Northern Greece factfinding trip

CamCRAG commitee members Lara and Sarah recently returned from five days volunteering with, and talking to, NGOs working in northern Greece, to see first hand the work they are doing and how we can support them in the future. Here is a brief summary of their trip.

Day 1 – Help Refugees Warehouse Thessaloniki

Greece pic 2, Help Refugees warehouseHelp Refugees have a warehouse near Thessaloniki for clothes and other donations, and aim to support other groups in the area – such as Soul Food Kitchen, who operate out of the same space. Despite there being 24 camps in the region, refugee numbers are relatively low at the moment. However, this is likely to change soon as refugees move from the Greek Islands, others are pushed back from Eastern Europe, and more risk the water crossing from Turkey as the weather improves.

We spent some hours sorting childrens clothes, and help is always welcome in the warehouse – go through www.helprefugees.org.uk. Volunteers need to register several weeks in advance and be able to support themselves. Volunteers staying a fortnight or more are especially welcome.

Day 2 – Alexandreia camp, through Refugee Support.

Greece pic 3, Refugee support AlexThere are about 80 families in the Alexandreia camp – two thirds of its 600 capacity. Despite being controlled by the military (it is an ex military base), access to volunteers is relatively easy and the camp appeared well run, with a food shop, clothes boutique and classrooms. There is a permanent UNHCR and Greek government presence, providing legal, social and health services.

Volunteers from Refugee Support are working hard in this camp and the one at Fillipiada, and the group hope to be working soon in a new camp at Katsikas.

Days 3,4 & 5 – CalAid in Ioannina

Greece pic 4, CalaidCalAID is the biggest distributor of non food items in the region, currently serving 2000 refugees, mostly Syrians, Kurds and Afghans, with over half under 18 years old. They also support other services, such as a recent project to provide eye testing and glasses for children. They accept volunteers, and you can find out more at www.calaid.co.uk/volunteer/

We spent our first day organising and distributing clothes to families. CalAid’s volunteers work really hard, six days a week, and have an excellent code of conduct and safeguarding policies, emphasising the important of not photographing refugees, or of giving lifts to children, so not it is not normalised for them to get into strangers’ cars. Smuggling networks still operate in and around the camps, and refugees are often at risk of exploitation.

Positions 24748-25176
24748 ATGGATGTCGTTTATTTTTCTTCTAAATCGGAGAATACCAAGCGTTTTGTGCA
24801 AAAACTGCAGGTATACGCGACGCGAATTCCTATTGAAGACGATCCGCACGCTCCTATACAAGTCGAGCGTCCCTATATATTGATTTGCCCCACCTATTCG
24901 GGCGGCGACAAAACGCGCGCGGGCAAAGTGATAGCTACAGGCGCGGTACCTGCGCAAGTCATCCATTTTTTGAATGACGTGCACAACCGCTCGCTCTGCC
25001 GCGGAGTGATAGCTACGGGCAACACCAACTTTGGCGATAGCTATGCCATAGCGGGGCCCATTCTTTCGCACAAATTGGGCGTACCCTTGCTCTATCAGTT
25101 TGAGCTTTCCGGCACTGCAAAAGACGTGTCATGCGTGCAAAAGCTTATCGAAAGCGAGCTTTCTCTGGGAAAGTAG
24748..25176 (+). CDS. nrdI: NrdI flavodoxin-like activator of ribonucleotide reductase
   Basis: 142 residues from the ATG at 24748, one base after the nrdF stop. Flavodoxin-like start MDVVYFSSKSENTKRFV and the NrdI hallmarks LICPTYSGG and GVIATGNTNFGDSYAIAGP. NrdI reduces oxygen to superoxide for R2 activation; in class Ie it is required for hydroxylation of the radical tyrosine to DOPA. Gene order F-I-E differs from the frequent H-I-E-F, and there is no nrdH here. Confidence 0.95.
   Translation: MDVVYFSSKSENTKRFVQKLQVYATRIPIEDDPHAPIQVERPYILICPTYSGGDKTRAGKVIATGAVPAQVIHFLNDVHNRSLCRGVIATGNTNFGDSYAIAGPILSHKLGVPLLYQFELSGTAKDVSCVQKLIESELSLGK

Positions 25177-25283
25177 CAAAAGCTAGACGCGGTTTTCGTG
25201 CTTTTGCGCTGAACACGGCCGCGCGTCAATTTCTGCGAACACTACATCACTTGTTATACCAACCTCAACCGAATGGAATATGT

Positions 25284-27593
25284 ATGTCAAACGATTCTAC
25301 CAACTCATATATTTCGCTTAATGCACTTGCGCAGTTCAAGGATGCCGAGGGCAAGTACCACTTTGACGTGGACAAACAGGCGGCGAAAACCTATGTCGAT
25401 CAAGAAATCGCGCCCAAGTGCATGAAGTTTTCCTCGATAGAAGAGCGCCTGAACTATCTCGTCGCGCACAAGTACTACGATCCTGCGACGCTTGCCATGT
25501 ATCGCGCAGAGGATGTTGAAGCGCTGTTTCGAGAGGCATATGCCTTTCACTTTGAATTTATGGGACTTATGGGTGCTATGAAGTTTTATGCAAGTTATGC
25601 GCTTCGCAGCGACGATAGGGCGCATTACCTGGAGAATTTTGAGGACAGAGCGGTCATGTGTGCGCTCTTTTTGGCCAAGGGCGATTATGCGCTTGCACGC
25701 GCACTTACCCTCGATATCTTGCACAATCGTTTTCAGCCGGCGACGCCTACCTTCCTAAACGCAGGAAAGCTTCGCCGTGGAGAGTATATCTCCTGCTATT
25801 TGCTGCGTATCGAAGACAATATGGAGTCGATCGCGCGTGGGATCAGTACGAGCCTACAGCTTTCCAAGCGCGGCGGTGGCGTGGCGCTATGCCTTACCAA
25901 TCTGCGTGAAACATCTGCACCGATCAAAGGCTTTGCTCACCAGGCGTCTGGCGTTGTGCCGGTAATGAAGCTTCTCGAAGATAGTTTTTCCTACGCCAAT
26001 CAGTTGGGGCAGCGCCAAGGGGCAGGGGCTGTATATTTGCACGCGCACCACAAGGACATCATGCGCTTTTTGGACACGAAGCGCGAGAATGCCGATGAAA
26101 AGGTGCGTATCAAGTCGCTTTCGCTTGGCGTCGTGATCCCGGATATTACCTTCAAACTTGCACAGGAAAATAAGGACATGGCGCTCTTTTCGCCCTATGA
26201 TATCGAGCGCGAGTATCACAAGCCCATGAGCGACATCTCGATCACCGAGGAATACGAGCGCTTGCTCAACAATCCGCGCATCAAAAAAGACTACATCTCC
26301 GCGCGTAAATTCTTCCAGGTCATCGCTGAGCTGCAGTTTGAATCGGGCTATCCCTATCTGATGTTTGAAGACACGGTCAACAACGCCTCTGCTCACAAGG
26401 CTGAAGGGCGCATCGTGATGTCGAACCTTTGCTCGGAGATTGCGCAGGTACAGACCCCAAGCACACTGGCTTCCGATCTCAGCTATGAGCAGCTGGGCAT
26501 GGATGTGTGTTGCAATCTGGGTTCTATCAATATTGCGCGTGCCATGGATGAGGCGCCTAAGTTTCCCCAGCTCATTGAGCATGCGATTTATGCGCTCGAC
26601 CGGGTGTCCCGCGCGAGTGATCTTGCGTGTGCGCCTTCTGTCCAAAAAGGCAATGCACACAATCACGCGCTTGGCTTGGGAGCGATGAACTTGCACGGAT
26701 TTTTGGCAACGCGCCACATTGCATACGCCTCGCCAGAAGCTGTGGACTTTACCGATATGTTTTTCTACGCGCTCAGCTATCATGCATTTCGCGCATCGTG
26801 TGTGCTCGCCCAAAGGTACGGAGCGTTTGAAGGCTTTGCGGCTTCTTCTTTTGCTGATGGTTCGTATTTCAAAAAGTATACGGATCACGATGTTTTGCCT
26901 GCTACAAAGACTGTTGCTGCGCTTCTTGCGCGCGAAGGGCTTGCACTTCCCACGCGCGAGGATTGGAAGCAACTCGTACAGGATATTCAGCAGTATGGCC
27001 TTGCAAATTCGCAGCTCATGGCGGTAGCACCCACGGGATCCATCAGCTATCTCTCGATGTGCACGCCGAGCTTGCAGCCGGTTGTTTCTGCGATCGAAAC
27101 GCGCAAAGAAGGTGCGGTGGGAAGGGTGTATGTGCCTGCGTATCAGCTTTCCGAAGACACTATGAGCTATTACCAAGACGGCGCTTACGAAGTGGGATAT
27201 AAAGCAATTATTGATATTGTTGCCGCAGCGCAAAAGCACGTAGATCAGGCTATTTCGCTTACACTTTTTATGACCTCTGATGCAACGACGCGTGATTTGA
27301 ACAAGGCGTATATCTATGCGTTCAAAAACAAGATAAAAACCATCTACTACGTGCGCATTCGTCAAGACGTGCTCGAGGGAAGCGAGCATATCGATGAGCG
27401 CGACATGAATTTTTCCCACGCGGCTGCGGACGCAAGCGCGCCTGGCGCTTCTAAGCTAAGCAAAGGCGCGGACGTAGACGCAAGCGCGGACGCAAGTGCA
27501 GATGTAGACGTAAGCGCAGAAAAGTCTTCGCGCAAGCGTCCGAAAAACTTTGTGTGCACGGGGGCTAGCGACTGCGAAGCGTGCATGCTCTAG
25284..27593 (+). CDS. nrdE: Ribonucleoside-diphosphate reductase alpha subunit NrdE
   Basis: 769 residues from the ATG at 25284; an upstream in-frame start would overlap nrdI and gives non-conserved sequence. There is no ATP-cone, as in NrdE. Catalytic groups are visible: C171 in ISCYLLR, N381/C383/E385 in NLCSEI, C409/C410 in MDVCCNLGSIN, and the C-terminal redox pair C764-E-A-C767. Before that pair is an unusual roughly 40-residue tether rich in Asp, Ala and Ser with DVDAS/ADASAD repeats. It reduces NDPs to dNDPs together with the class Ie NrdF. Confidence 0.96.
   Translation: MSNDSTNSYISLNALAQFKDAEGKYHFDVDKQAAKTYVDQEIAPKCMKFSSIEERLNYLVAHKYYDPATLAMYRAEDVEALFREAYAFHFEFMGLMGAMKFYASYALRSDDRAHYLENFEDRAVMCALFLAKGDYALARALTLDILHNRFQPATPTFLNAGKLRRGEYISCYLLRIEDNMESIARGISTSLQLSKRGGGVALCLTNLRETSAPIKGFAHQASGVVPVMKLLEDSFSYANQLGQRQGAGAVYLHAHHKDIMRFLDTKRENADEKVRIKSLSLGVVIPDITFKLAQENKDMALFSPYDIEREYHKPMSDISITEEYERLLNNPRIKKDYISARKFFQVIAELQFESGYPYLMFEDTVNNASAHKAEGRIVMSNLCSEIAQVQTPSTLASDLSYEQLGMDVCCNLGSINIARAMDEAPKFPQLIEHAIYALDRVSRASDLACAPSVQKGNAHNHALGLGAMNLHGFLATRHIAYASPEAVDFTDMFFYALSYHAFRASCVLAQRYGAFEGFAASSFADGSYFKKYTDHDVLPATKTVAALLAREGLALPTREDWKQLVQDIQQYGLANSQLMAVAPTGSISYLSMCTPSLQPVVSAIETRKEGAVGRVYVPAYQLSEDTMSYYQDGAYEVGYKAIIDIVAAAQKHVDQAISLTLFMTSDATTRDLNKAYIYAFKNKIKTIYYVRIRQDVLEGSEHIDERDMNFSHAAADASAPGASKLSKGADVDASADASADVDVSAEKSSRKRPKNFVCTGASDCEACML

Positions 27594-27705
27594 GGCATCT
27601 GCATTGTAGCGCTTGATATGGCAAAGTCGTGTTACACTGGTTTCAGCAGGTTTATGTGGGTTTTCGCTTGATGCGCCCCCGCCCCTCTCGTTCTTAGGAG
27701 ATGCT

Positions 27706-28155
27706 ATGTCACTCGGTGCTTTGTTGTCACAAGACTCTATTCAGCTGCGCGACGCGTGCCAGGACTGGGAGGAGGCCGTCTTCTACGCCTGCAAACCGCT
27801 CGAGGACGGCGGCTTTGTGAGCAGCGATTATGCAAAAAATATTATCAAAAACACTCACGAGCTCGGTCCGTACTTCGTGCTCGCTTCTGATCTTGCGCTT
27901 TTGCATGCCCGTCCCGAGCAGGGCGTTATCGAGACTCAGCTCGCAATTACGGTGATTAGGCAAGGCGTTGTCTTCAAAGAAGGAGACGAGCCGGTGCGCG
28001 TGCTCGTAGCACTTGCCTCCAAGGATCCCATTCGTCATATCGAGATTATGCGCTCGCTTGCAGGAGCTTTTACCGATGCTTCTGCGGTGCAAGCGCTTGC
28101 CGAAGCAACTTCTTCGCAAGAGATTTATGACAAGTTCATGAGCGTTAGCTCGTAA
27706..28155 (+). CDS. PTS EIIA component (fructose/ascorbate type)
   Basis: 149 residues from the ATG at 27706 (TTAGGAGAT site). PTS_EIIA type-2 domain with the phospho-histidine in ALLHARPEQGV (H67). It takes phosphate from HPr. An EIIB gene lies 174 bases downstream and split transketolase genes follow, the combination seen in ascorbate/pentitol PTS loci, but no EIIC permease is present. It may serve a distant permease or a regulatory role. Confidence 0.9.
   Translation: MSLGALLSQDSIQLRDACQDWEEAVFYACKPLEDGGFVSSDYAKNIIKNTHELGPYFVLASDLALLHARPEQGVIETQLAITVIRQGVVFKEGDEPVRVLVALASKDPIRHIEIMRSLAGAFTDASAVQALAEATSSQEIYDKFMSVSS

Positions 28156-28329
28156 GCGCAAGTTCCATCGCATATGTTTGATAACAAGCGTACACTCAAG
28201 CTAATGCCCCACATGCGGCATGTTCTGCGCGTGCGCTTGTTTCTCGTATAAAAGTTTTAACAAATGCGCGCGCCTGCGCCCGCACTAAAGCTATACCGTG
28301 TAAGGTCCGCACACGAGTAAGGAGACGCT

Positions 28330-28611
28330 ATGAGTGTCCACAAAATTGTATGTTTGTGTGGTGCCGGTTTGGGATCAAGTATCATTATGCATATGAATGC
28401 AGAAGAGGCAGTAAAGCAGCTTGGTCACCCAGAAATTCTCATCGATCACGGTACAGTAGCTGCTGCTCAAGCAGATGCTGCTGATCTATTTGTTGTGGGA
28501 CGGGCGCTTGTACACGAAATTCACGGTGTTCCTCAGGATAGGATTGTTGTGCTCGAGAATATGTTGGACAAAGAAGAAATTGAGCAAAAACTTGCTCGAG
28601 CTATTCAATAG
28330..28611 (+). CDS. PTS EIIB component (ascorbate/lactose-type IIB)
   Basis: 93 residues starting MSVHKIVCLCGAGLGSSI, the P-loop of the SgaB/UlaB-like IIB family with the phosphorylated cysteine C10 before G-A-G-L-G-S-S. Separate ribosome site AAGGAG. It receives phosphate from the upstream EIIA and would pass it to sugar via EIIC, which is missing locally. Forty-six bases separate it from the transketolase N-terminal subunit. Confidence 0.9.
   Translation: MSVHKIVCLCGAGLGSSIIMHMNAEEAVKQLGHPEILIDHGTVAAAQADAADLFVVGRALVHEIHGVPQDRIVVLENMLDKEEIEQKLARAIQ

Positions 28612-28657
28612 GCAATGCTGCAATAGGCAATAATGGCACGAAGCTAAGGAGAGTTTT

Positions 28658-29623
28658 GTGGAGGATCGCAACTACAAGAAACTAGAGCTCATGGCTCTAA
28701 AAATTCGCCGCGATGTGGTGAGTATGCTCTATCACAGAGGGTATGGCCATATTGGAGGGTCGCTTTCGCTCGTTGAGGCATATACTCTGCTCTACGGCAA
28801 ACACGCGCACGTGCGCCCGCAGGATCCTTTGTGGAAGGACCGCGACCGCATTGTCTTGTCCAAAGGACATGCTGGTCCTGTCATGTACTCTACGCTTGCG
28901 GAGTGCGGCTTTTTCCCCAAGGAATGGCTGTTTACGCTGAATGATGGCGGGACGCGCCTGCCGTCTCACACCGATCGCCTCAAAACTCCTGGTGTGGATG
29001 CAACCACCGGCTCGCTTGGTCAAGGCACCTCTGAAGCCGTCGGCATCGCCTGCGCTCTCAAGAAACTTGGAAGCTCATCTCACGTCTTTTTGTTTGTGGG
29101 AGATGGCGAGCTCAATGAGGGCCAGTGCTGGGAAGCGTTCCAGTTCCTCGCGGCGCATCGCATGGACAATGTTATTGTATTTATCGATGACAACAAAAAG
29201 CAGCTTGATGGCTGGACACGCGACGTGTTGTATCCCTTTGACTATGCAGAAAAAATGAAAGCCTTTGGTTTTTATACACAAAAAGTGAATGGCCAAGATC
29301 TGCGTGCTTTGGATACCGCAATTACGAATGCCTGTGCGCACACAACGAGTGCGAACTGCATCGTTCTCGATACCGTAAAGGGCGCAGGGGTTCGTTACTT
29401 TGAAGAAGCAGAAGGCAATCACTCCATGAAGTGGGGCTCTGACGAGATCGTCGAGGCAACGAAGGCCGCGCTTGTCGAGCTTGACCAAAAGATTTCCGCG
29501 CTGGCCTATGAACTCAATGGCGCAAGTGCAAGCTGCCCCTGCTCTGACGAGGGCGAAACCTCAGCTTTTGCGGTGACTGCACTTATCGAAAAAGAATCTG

The following day we went on clothes distribution: All three available female volunteers were needed, as the women in the camps do not want men to be present during their clothing distribution. This was, mostly, really enjoyable, and we had cheers and dancing when there was success. At times it was hard when women were unable to find something suitable e.g. shoes they liked or fitted, reminding them and us of the reality of their situation. One six year old girl was inconsolable when she couldn’t get pink sparkley shoes like her friend. Despite such setbacks, the CalAID volunteers all worked really hard to make this a positive experience for all the families.

The experience emphasised to us the importance of sorting donations in the UK, to ensure only suitable quality clothing and other aid is sent to organisations working on the front line.

Having seen the situation first hand in Greece and made links on the ground, we are happy to offer information and advice to anyone wanting to volunteer there or send donations.

If you want to find out more about our trip or you are thinking of volunteering in northern Greece please get in touch by emailing camb4calaisconvoys@gmail.com

 

 

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